Clare

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    1. Hi, Clare! Congrats on joining up with the local guild – great news, and I’m sure you’ll love it!

      Hope you enjoy the Secret Garden project. So far, it’s been a lot of fun – I hope to get some stitching in on it today, if all goes well…

  29. Hi Mary,

    I am very excited about this project. Bought the book, it has so many beautiful pictures. Having a
    hard time keeping it away from the kids. LOL

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  30. Just ordered the book. I’ve been watching your progress and just couldn’t stand it any longer. I only have about 3 or 4 others waiting, as well, but what the heck!! I’ll submit pictures where there’s something to submit – in the meantime, I’ll keep watching your progress – and drooling. It is coming out beautifully.

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  31. I want to embroidery the Fox from her book for my own,,not to be sold,,,,,how do you get permission,,and do I need permission? thank you

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  32. Hi, I really love this piece you’ve done from the secret garden coloring book with the humming birds. From Oct. 2014…I completely understand your respecting the books author…NO ONE should EVER copy right upon another’s work. But, I do have an issue. I really want mine to turn out “exactly” like yours. The coloring you used is so awesome & inspiring. I have trouble with my hands, they are partly crippled, but do allow for me to still do some things, takes me a LOT longer than anyone else, but I eventually get there. lol =) I would be more than happy to pay for the coloring book, but is there any way I could pay for yours? If U are willing to allow me to use the same colors U have? I am not very good at color coordinating, also I’m partly color blind…so I could never do what U did here. Not even close, especially the shading. I am willing to pay the author, I am willing to pay U for the color chart…what ever it takes, so that I can create something as beautiful as U have to pass on the 1 of my daughters, whom adores humming birds. I have cancer, & not sure how long I’ll be here, so I am trying to hand make each 1 of our 4 kids something I know they would love, & remember me by. This is not being told to U for “sympathy”, as I have a “wonderful” life, 4 beautiful kids, & a soul mate, best friend,(“BFF”) =) they are my entire world. Anyway, not to make this a story book, is there any way we could work something out please. Look forward to hearing from U, God’s loving blessings be with U. Kris. =)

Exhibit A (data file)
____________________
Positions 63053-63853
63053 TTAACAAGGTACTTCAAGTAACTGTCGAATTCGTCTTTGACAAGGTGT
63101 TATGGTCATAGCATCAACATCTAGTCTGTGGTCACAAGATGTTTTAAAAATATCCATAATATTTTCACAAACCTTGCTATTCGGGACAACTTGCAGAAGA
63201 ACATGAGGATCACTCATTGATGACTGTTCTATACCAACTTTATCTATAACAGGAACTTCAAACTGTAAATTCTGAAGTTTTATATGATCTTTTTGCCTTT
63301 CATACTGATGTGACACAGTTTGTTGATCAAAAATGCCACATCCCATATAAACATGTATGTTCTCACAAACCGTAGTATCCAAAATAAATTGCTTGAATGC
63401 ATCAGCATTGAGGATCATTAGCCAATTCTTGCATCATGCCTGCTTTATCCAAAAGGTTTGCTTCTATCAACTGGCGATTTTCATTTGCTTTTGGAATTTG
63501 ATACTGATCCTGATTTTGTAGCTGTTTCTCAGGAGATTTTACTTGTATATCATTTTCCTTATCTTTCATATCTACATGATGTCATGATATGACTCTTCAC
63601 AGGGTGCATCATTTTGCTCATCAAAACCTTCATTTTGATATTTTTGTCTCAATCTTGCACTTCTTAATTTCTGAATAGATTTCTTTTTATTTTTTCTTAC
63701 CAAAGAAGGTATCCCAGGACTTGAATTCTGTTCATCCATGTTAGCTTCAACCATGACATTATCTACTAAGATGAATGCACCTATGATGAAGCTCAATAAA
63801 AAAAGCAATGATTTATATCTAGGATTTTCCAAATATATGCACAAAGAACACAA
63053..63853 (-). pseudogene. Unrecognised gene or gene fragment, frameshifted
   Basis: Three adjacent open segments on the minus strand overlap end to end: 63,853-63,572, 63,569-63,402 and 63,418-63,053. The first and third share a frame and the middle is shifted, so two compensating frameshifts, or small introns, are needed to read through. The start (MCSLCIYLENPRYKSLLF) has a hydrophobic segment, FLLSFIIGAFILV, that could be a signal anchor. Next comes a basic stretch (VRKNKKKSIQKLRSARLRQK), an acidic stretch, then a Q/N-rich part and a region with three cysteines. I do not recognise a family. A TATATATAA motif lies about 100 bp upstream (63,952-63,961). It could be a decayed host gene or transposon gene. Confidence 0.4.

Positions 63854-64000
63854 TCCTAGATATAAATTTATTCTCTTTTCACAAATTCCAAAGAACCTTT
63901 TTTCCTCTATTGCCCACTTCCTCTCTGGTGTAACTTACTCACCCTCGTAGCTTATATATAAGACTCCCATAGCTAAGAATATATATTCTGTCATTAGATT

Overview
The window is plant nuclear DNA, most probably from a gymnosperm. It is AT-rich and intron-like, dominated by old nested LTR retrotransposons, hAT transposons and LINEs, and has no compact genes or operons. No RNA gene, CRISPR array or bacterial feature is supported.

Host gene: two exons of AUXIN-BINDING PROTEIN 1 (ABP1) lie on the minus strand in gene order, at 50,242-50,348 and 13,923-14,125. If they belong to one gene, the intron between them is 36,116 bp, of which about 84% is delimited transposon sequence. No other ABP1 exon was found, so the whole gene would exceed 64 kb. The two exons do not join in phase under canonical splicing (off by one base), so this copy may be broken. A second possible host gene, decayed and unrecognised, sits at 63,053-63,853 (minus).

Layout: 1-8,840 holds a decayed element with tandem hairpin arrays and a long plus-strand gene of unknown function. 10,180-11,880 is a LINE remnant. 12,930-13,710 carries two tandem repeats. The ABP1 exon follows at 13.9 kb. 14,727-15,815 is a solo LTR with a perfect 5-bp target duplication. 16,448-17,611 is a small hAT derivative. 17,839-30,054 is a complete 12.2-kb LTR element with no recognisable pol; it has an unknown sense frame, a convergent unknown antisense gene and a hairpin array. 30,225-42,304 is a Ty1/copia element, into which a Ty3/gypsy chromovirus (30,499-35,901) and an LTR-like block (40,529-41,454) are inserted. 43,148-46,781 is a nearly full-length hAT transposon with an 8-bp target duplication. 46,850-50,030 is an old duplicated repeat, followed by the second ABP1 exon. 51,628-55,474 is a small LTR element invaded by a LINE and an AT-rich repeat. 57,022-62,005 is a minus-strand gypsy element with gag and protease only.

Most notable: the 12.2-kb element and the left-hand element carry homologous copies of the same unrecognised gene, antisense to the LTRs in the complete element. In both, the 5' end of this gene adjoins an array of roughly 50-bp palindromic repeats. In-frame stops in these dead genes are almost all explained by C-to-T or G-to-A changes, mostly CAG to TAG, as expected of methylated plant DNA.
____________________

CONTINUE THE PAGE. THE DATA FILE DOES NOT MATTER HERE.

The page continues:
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    1. Hi, Kris! If you go through the articles on the hummingbird project (you might want to even print them out, if you’re going to do it the same way I did it), you’ll find all the colors listed, all the supplies and all the stitches I used in the various sections. I have no problem at all with people using them – that’s why I publish them on the blog. So do take advantage of the articles and the color numbers and stitch types listed in them. That’s what they’re there for! There’s no “color chart” per se. I just listed the supplies in the various articles as I moved on to different sections. I hope you enjoy working the project! I think it’ll make a beautiful heirloom for your daughter.